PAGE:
Fig. 6
figure 6

Results of MR analysis at genome-wide significance threshold (5e-8)

Evaluation of genetic correlation and directionality

To determine if the association between metabolites and VAT is due to shared genetic structure, we conducted LDSC analysis (Supplementary 3). Based on the total VAT, the results indicate no significant genetic correlation between arachidonate (20:4n6), glycine, lysine, valerate, and VAT accumulation. However, there may be a genetic correlation between VAT and proline (Rg = 0.190 P = 0.011). It is important to acknowledge that the limited sample size of the metabolites may have compromised the statistical power of our analysis. Steiger test indicated no reverse causation bias in the identified causal relationships (P < 0.05) (Supplementary 3). Finally, reverse MR analysis did not find evidence of the causal relationship between VAT accumulation and the five blood metabolites mentioned above (Supplementary 2). For other potential causal metabolites, reverse MR analyses results indicated that suggest that there is a bidirectional causal relationship between the accumulation of VAT and arabinose, N-acetylglycine, 1-stearoylglycerophosphocholine, 2-palmitoylglycerophosphocholine*, chiro-inositol.


To our knowledge, this is the first MR study to assess the causal role of human blood metabolites in visceral obesity.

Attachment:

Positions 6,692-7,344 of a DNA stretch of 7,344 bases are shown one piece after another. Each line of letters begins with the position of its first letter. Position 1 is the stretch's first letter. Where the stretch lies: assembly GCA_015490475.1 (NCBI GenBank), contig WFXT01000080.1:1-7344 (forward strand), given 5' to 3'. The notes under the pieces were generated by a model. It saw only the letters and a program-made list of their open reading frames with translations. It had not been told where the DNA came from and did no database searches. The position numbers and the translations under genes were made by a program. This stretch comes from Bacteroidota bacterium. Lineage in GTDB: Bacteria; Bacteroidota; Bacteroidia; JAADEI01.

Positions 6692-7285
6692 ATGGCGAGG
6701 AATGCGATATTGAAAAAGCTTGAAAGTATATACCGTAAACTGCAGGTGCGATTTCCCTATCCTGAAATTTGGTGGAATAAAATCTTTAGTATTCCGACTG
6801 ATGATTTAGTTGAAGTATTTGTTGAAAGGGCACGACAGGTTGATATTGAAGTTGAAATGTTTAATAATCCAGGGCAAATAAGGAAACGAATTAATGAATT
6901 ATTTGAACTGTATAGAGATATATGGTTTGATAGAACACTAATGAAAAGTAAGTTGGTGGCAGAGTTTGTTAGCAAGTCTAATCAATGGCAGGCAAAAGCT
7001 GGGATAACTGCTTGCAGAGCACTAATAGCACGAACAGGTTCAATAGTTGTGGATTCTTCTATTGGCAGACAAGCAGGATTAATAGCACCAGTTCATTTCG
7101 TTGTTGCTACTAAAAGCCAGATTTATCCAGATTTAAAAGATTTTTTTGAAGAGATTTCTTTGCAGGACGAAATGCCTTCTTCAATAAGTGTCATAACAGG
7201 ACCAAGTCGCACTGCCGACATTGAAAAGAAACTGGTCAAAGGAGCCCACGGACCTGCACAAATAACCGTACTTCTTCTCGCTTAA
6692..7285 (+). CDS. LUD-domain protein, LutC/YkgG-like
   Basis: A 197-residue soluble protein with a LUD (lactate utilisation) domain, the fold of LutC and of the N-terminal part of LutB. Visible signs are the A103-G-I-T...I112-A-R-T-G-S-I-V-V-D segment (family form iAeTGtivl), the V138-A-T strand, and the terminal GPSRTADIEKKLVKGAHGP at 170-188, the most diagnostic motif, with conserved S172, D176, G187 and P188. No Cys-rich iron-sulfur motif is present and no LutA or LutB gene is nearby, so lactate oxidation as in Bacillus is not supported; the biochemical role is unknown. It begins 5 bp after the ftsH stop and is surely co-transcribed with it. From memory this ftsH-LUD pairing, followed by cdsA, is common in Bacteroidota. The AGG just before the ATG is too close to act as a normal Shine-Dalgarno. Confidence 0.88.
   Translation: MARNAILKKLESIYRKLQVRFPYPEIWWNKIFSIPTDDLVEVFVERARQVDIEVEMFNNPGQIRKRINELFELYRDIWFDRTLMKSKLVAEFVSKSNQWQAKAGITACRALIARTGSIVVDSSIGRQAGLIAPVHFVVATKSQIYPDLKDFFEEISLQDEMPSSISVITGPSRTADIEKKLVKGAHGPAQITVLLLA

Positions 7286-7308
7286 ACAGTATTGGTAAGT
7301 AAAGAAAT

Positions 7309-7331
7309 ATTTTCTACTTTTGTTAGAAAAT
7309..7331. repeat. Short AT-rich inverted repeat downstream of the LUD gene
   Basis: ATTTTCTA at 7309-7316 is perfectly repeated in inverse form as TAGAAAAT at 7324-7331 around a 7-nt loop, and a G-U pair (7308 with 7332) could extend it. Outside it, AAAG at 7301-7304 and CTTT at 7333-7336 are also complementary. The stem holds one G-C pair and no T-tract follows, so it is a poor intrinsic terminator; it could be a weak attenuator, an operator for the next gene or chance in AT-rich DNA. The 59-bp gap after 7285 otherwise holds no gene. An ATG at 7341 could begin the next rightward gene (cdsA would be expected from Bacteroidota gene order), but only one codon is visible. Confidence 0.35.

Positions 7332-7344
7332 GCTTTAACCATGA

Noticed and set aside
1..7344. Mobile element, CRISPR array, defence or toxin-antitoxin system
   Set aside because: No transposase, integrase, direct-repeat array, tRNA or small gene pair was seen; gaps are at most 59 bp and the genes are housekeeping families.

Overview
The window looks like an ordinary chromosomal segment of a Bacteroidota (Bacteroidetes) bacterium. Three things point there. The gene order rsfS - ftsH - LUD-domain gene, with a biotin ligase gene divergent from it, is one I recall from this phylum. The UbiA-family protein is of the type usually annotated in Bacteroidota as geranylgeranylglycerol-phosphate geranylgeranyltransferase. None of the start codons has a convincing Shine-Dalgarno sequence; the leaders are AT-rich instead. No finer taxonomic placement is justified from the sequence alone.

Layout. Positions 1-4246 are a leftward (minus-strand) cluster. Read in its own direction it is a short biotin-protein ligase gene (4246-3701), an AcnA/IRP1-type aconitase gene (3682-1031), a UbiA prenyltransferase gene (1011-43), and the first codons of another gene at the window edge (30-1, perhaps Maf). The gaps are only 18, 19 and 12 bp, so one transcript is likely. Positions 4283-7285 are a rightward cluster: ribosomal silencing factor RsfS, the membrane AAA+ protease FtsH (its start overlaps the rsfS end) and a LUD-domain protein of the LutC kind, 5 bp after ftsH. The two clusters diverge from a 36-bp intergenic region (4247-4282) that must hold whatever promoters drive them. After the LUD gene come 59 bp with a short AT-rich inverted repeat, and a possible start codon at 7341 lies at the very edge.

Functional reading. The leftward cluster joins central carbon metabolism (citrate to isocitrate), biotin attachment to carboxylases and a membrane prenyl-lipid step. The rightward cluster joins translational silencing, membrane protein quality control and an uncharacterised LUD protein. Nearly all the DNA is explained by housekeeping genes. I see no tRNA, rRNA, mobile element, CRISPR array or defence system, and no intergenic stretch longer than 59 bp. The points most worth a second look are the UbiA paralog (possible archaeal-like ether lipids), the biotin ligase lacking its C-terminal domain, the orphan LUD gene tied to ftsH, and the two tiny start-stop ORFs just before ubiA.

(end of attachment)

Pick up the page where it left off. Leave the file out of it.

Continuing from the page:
Obesity is a multifactorial disease with significant heterogeneity. It manifests in various phenotypes, which can be either metabolically unhealthy or healthy [26]. Metabolomics, a high-throughput, and unbiased profiling technique, enables the simultaneous quantification of a wide range of small-molecule metabolites within biological systems [27]. By analyzing the metabolome, which represents the end-products of cellular processes, metabolomics offers a unique opportunity to uncover the intricate metabolic alterations associated with obesity [28]. We have identified that the metabolic pathways primarily enriched in these metabolites include caffeine metabolism. Current research consistently suggests a strong correlation between caffeine metabolism and obesity, including anti-inflammatory and antioxidant effects that promote fat oxidation, increase energy metabolism, and suppress appetite [29,30,31]. Previous non-targeted metabolomics study focusing on the obese people and animals also revealed that caffeine and caffeine-related metabolism pathways were the most prominent metabolic pathways [32, 33]. Additionally, previous studies have suggested that some of these blood metabolites, such as arachidonate (20:4n6) [34], glycine [35], palmitoleate [36], theophylline [37], and so on, might be involved in the pathogenesis of obesity and serve as biomarkers for obesity. However, most of these studies have focused on general obesity measures such as BMI, while the distribution of body adipose tissue plays a crucial role in obesity and its associated health risks. By leveraging previous GWAS studies, we can more accurately identify the harmful obesity phenotype, specifically visceral obesity. Furthermore, based on the advantages MR studies, we have further elucidated the pathogenic and protective effects of these blood metabolites on the accumulation of VAT. This additional information provides a more comprehensive understanding of the role of these blood metabolites in visceral obesity and related health outcomes.